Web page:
We’ve been sharing ways to get started with online public consultations, such as with our Citizen Budget tool.
Once you have your consultation set up, how do you get citizens to participate in large numbers? The greatest challenge is getting people to visit the consultation website. Once they are there, participation rates are high, from 15% to 35% in our experience. Here are some tips we learned from launching budget simulators in different municipalities.
Reach out to local media
In our experience, traffic rates to consultations closely follow mentions in local media. Announcing a new online consultation at a public meeting, with a corresponding press release, can generate significant local media coverage that will drive traffic to the consultation website. Towards the end of the consultation period, issuing another press release, announcing which proposals are receiving the most and least support and reminding citizens of the approaching deadline, can stimulate a second round of media attention and public participation.
You might also consider reaching out to community groups, local bloggers and forums.
“Cross-sell” the consultation
When a citizen uses a municipal service or attends a public event, it’s an opportunity to invite them to participate in your consultation. Here are some methods that work:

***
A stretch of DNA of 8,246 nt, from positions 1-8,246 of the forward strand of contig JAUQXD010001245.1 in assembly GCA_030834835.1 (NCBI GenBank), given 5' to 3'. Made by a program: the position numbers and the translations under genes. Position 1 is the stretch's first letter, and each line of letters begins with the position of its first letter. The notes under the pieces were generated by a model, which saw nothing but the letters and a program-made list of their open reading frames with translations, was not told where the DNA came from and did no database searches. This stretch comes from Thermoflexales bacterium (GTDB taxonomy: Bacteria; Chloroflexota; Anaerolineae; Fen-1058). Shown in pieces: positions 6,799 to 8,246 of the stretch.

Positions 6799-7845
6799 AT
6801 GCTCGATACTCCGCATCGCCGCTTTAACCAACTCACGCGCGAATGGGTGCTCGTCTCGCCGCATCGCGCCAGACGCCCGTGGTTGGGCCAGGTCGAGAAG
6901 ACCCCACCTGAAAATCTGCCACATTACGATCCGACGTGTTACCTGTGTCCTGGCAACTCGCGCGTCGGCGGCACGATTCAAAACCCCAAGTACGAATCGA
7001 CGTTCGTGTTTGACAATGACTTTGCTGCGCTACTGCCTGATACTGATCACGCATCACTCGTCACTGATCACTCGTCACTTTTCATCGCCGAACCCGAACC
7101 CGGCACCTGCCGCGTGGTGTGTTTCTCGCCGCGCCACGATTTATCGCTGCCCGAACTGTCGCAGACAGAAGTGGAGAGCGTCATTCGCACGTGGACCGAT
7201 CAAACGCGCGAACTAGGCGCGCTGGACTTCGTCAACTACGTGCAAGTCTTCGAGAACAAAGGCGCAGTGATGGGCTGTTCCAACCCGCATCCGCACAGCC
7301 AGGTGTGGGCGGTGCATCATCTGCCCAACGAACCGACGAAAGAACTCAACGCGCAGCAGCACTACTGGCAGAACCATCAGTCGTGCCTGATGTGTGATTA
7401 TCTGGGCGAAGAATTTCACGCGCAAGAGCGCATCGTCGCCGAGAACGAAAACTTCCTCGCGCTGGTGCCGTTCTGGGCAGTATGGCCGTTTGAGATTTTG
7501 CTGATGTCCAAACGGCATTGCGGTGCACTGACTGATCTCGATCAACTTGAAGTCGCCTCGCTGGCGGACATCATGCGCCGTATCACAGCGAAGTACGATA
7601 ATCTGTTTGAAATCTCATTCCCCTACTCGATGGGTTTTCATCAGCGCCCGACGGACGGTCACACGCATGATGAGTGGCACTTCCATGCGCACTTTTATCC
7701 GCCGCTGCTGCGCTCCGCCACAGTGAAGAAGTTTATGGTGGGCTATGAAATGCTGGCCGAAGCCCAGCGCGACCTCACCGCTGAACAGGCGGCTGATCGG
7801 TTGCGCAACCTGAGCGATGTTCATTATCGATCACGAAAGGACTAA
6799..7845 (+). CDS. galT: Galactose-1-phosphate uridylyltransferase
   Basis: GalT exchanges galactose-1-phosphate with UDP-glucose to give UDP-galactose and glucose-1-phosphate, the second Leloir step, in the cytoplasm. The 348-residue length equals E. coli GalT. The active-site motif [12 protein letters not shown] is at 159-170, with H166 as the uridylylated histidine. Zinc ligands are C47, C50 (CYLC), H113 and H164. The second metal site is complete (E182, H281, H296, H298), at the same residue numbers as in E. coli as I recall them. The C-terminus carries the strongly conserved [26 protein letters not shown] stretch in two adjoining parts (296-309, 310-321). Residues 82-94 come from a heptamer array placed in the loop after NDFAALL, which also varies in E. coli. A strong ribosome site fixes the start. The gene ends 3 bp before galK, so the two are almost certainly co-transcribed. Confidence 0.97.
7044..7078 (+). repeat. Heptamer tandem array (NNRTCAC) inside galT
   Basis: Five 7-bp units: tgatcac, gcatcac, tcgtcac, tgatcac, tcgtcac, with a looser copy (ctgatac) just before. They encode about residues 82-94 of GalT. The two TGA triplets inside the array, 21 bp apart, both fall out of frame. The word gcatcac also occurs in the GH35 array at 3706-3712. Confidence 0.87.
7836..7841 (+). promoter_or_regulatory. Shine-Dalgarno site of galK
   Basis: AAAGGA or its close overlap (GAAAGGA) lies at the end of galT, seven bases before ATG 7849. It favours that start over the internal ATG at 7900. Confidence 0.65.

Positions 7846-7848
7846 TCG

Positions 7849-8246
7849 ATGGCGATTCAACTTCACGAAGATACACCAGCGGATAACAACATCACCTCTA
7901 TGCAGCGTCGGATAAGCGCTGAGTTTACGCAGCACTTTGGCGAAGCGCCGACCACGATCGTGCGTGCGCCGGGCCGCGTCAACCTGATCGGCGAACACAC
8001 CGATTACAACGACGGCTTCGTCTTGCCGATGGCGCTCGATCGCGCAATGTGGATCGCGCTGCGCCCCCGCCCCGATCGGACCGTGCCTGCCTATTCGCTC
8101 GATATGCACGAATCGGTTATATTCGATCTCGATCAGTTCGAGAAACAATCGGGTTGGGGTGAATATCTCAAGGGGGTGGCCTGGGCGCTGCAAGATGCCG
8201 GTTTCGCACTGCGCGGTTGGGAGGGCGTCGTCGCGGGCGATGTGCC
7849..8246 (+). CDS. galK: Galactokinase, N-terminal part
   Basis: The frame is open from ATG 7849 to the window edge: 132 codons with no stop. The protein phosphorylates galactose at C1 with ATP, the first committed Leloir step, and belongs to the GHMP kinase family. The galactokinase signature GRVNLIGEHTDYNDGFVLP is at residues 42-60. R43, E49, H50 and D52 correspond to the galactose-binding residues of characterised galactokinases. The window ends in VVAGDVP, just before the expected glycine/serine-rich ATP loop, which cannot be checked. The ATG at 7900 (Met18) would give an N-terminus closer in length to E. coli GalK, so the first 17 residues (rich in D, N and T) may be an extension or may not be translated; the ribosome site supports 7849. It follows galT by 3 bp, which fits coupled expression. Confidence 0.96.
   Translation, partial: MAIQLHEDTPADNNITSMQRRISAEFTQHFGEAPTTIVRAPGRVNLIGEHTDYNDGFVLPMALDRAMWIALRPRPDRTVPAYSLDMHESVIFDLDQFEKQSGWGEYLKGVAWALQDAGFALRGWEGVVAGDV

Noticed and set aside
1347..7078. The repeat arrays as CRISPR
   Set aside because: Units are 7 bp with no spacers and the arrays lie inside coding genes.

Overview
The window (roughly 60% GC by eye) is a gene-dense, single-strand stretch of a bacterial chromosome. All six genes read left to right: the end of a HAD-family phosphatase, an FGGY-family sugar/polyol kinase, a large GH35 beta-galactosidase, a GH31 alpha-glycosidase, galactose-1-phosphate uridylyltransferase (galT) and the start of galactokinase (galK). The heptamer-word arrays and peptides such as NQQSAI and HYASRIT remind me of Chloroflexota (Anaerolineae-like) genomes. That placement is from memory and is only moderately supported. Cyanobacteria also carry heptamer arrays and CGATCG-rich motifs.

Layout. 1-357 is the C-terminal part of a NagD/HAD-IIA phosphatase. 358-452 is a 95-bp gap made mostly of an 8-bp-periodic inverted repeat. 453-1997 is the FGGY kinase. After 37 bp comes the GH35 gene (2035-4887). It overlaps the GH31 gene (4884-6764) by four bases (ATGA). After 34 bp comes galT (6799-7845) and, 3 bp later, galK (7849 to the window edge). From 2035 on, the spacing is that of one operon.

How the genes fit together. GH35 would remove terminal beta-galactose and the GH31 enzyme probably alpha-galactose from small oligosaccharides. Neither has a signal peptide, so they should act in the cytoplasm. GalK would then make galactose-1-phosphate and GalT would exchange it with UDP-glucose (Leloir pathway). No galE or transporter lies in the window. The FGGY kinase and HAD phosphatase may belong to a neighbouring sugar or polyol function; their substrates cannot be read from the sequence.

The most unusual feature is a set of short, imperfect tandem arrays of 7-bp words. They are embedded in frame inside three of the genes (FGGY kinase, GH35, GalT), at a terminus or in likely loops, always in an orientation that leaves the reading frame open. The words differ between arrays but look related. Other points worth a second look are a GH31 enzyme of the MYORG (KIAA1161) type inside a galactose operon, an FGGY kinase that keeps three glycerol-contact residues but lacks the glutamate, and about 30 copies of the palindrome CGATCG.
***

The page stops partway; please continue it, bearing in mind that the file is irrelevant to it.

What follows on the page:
Put up posters and offer information cards at service points
Promote the consultation on flyers and notice boards
Set the default home page on public library computers to the consultation website
Collect responses at public events on tablet computers, like the iPad
Link to the consultation prominently from the municipality’s home page
End interactions with residents at service counters or over the phone by mentioning the consultation
It’s important to note that many residents will never see your home page, because they used a search engine to go directly to the waste collection schedule, for example. In that case, it’s a good idea to promote the consultation on your most visited web pages as well.
Some of our past clients have offered a prize, such as a gift card, from a draw of all participants. Alternatively, you could offer a reward to a randomly selected participant, or the participant who shares the consultation the most.
Mobilize existing networks
A municipality and its elected officials should promote the consultation through their existing networks. It’s important to get elected officials behind the consultation, as they often have large personal networks. Consider promoting your consultation through other existing outreach initiatives whether via a online engagement plan, town halls or public meetings.
Include the consultation in a regular newsletter
Use Facebook and Twitter to regularly remind followers to participate
Email the list of participants in previous online consultations
Social media is particularly important: in 2011 and 2012, a quarter of traffic to the Plateau Mont-Royal’s online budget simulator came from Facebook alone.
Make it easy to share
Consultations that are easier to share receive more participation. Citizen Budget, for example, creates an individual page for each participant that displays their budget choices. These pages have unique links that can be shared on social media and with friends and family.
Follow up with residents
After a resident participates, send a follow-up email to confirm that their input has been received and will be considered. Explain how the results of the consultation will influence decision-making and mention other opportunities to engage, such as upcoming public meetings. This simple step assures residents that participation is worthwhile; it can strengthen their commitment to the municipality and increase their interest in future consultations.